An Excellent Reason to Intervene in Libya

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Nick Kristof:

I opposed the 2003 Iraq invasion because my reporting convinced me that most Iraqis hated Saddam Hussein but didn't want American forces intruding on their soil. This time my reporting persuades me that most Libyans welcome outside intervention.

"Opinion was unanimous," Michel Gabaudan, the president of Refugees International, told me on Wednesday after a visit to Libya. Mr. Gabaudan said that every Libyan he spoke to agreed that the military strikes had averted "a major humanitarian disaster."

"Men, women and children, they are ecstatic about the role of the coalition but worried that it may not continue," he said.

Just as a parenthetical, I doubt Nick Kristof was talking to the same Iraqis I was talking to before the 2003 invasion; the most oppressed Iraqis, the twenty percent of the country that is Kurdish, seemed fairly unanimous in their support for military intervention. You would have supported intervention, too, if your people had been the victims of a genocide. But never mind that for the moment; if it is true that Libyans almost-uniformly support Western intervention to stop their monstrous dictator from slaughtering innocent people, then the argument against humanitarian intervention grows much, much weaker.

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Jeffrey Goldberg is a national correspondent for The Atlantic and a recipient of the National Magazine Award for Reporting. He is the author of Prisoners: A Story of Friendship and Terror. More

Before joining The Atlantic in 2007, Goldberg was a Middle East correspondent, and the Washington correspondent, for The New Yorker. He was previouslly a correspondent for The New York Times Magazine and New York magazine. He has also written for the Jewish Daily Forward and was a columnist for The Jerusalem Post.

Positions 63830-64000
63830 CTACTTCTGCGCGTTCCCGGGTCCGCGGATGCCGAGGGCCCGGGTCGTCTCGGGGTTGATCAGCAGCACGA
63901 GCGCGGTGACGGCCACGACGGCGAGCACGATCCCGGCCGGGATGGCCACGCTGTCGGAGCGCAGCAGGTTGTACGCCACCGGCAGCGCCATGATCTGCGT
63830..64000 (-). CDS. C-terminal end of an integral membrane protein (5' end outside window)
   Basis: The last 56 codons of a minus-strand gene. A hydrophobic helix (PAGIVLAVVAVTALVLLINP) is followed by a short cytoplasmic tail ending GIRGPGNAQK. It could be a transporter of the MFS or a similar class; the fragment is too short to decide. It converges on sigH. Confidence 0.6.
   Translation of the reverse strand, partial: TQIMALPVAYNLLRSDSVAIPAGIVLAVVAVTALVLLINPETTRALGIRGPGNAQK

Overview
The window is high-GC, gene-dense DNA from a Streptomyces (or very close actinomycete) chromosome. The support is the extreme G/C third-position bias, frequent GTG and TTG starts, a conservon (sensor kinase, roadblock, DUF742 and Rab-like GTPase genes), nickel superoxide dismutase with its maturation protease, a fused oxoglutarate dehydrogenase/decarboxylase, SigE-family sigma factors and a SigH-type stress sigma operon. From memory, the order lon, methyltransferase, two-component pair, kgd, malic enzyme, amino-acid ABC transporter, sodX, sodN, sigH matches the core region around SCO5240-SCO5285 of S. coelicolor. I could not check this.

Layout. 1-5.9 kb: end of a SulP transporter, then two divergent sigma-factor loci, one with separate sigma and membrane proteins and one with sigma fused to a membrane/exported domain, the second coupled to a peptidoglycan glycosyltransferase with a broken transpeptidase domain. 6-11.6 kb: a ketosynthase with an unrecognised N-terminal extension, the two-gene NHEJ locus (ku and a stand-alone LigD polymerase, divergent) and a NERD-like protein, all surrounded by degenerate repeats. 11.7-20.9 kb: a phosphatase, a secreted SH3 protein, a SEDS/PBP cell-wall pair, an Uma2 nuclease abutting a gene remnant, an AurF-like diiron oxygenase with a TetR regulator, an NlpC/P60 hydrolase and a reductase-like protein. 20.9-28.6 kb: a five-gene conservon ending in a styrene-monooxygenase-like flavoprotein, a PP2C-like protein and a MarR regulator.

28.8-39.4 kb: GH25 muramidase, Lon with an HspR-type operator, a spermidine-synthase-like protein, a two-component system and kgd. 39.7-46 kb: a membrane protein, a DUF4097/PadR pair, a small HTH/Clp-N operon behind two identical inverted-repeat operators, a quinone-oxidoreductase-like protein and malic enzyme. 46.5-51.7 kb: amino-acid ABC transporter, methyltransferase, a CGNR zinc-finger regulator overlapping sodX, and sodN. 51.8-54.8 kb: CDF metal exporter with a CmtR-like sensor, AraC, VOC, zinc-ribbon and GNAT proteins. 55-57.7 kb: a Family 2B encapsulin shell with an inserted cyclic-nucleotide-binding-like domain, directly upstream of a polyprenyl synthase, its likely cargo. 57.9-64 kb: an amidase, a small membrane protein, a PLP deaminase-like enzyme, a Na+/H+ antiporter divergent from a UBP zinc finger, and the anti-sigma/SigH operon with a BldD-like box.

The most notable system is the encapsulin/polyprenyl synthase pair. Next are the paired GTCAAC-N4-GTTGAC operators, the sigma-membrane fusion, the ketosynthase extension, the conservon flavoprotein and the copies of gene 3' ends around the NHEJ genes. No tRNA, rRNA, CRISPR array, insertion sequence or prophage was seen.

Goldberg's book Prisoners was hailed as one of the best books of 2006 by the Los Angeles Times, The New York Times, The Washington Post, Slate, The Progressive, Washingtonian magazine, and Playboy. He received the 2003 National Magazine Award for Reporting for his coverage of Islamic terrorism and the 2005 Anti-Defamation League Daniel Pearl Prize. He is also the winner of the International Consortium of Investigative Journalists prize for best international investigative journalist; the Overseas Press Club award for best human-rights reporting; and the Abraham Cahan Prize in Journalism.

In 2001, Goldberg was appointed the Syrkin Fellow in Letters of the Jerusalem Foundation, and in 2002 he became a public-policy scholar at the Woodrow Wilson International Center for Scholars in Washington, D.C.

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